As US Opens Up Offshore Waters, Eastern GoM Beckons
President Donald Trump's administration has proposed opening up nearly all of America's offshore waters to oil and gas drilling, but the industry says it is mainly interested in one part of it, now cordoned off by the Pentagon: the eastern Gulf of Mexico. The industry's focus on an area located near a sprawling network of existing platforms, pipes and ports could ease the path to new reserves, and assuage the drilling opponents near other places offered under the Interior Department's proposed drilling plan issued last week, like California's Pacific, the Atlantic and Arctic.
Polar Pioneer Returns to Port Angeles
The Polar Pioneer oil rig arrived in Port Angeles on Wednesday. Shell spokesman Curtis Smith said Port Angeles was an “excellent location for load-out” before the drilling season and remains fit for that purpose. The 400-foot tall rig is expected to spend a “handful of weeks” at the port for offloading, he said. Its final destination hasn't been determined yet. Due to legal wrangling and protests in Seattle, Shell Oil is sending the Polar Pioneer here for offloading instead of Seattle.
US Gives Shell Final Nod to Drill for Oil in Arctic
The Obama administration on Monday granted Royal Dutch Shell the final permit to drill for oil and gas in the Arctic for the first time since 2012, a move environmentalists vowed to fight. The Interior Department gave Shell the final permit to drill into the oil zone in the Chukchi Sea off northern Alaska after the Fennica, an icebreaker the company leases that carries emergency well-plugging equipment, was repaired after suffering a gash in its hull. The permit was expected as…
Activists Block Shell's Arctic Drilling Quest
Greenpeace protestors dangling from a bridge on Thursday in Portland, Oregon, halted an icebreaker that Royal Dutch Shell needs in northern Alaska before it can start drilling into the region's oil zone. The 13 Greenpeace protestors, who rappelled down from the bridge over the Willamette River early on Wednesday, are hoping to shorten Shell's Arctic drilling season by stopping the Fennica icebreaker, which is carrying emergency equipment that would cap any blown-out well. Shell needs to have the Fennica in Alaska before it can start drilling into the oil zone in the Chukchi, the Interior Department said last week. Shell would like to have the Fennica in Alaska as soon as possible as drilling season ends in October, when sea ice encroaches. The Fennica stalled once it neared the St.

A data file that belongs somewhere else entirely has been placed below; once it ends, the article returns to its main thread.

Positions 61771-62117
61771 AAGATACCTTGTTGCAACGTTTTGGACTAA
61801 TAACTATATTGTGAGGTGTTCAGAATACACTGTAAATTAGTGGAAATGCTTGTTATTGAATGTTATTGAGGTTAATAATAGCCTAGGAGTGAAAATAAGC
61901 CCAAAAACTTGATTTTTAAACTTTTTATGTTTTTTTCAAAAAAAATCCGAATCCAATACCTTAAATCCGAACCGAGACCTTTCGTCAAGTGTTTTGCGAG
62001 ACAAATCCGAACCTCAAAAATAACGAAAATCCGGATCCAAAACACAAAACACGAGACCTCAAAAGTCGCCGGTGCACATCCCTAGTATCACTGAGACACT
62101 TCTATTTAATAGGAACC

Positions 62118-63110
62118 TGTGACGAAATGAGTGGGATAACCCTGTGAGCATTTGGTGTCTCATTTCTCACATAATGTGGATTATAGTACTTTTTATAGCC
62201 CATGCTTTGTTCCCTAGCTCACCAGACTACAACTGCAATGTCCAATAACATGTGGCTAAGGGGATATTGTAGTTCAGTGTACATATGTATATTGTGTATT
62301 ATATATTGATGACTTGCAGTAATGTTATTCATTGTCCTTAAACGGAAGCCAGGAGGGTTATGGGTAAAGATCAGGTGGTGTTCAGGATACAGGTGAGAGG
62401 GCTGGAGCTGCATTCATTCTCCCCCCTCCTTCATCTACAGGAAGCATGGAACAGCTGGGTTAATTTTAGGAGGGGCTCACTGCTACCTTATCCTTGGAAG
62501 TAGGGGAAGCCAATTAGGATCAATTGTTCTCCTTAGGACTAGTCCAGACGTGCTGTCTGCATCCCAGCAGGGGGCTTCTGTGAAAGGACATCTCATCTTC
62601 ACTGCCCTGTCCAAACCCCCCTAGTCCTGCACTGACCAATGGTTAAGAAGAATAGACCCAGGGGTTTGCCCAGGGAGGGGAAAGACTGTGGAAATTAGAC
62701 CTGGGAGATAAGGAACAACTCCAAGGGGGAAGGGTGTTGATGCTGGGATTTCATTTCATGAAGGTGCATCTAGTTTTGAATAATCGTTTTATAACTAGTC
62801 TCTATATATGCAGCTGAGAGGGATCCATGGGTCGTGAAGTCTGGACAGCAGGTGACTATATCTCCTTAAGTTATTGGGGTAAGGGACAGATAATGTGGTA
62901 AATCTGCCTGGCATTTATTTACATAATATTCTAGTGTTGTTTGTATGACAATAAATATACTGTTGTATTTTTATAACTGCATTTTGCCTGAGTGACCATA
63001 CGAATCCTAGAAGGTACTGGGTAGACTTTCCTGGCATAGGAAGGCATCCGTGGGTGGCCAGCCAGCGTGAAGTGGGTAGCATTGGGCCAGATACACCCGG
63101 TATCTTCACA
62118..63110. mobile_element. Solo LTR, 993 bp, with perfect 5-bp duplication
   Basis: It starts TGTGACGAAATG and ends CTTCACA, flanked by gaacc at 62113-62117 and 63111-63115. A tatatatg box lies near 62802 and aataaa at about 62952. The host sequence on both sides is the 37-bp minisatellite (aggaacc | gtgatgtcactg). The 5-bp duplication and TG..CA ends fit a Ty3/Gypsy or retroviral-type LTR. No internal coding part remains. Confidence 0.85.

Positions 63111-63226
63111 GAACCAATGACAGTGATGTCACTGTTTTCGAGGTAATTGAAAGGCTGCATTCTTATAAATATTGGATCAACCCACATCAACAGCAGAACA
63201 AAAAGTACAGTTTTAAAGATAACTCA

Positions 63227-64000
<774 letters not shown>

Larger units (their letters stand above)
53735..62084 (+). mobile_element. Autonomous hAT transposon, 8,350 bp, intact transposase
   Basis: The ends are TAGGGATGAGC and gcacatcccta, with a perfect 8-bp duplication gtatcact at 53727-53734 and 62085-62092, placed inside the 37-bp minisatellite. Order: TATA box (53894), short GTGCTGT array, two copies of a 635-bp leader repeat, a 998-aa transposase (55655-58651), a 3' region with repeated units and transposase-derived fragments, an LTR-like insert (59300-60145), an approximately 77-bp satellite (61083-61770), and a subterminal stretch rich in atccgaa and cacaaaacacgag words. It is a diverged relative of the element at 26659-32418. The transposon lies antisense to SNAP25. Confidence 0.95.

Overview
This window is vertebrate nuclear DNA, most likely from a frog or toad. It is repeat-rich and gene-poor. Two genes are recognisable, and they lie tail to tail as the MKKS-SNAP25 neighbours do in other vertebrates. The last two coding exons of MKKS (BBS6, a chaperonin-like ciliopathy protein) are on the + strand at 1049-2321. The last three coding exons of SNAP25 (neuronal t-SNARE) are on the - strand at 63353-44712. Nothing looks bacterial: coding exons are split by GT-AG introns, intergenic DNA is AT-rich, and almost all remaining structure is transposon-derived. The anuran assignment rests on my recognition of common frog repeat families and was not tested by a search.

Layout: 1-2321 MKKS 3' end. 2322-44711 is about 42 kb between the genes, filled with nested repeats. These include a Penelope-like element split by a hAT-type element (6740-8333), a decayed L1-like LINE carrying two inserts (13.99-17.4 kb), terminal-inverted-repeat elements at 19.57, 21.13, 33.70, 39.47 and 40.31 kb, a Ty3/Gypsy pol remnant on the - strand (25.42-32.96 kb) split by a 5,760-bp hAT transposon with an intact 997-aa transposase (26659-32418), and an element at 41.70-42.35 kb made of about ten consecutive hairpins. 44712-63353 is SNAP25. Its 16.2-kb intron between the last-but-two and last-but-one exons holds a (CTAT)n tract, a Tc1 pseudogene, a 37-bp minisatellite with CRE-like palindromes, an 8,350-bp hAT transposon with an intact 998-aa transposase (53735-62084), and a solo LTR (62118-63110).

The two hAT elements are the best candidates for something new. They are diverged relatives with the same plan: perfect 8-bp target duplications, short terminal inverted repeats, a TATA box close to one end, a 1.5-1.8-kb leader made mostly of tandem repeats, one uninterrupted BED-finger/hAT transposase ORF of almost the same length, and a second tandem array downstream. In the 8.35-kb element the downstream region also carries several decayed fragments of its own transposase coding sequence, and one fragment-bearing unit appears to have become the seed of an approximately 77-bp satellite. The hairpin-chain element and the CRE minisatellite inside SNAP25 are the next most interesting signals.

Oregon Bridge Danglers Hope to Delay Shell's Arctic Drilling
Protestors rappelled off a bridge in Portland, Oregon on Wednesday hoping to delay Royal Dutch Shell's Arctic oil exploration this summer by blocking the return of a ship to Alaska that holds emergency equipment. Greenpeace said 13 protestors lowered themselves from the St. John's bridge in the early morning and 13 others on the traffic level of the bridge are assisting them. "Depending on the weather they can stay there for three to five days," said Cassady Sharp, a spokeswoman for Greenpeace, which says Arctic drilling could be damaging to populations of whales, polar bears and walrus if there is an oil spill. The danglers have food and water and plan to sleep in hammocks suspended over the Willamette River, which provides shipping access to the Pacific Ocean from Portland.
Damaged Shell Ship Needed for Arctic Drilling Heads to Oregon
Royal Dutch Shell said on Monday that an icebreaker crucial to its planned Arctic oil drilling will be sent to Portland, Oregon, to repair a gash in its hull, but is not expected to delay plans to begin drilling off northern Alaska later in July. The 39-inch (1 meter) gash in the hull of the Fennica was found last week. Voyage time between Portland and southern Alaska should not delay the company's plans to begin drilling off northern Alaska in the Chukchi Sea later this month, Shell spokesman Curtis Smith said.
Environmentalists: Walrus Population at Risk in Arctic
Green groups urged the U.S. Department of Interior on Tuesday to revoke the agency's conditional approval of Royal Dutch Shell's 2015 Arctic oil exploration plan, saying it runs counter to established protections for walruses. A 2013 rule implemented by the Fish and Wildlife Service, a bureau of the Interior Department, prevents energy companies from exploring for oil simultaneously at wells in the Chukchi Sea off Alaska that are within 15 miles (24 km) of each other. The rule is meant to protect walrus populations that are sensitive to the noise and disruption of drilling in their habitat. But Shell's exploration plan for the Chukchi…
Environmentalists Sue BOEM over Shell Plan to Drill in Arctic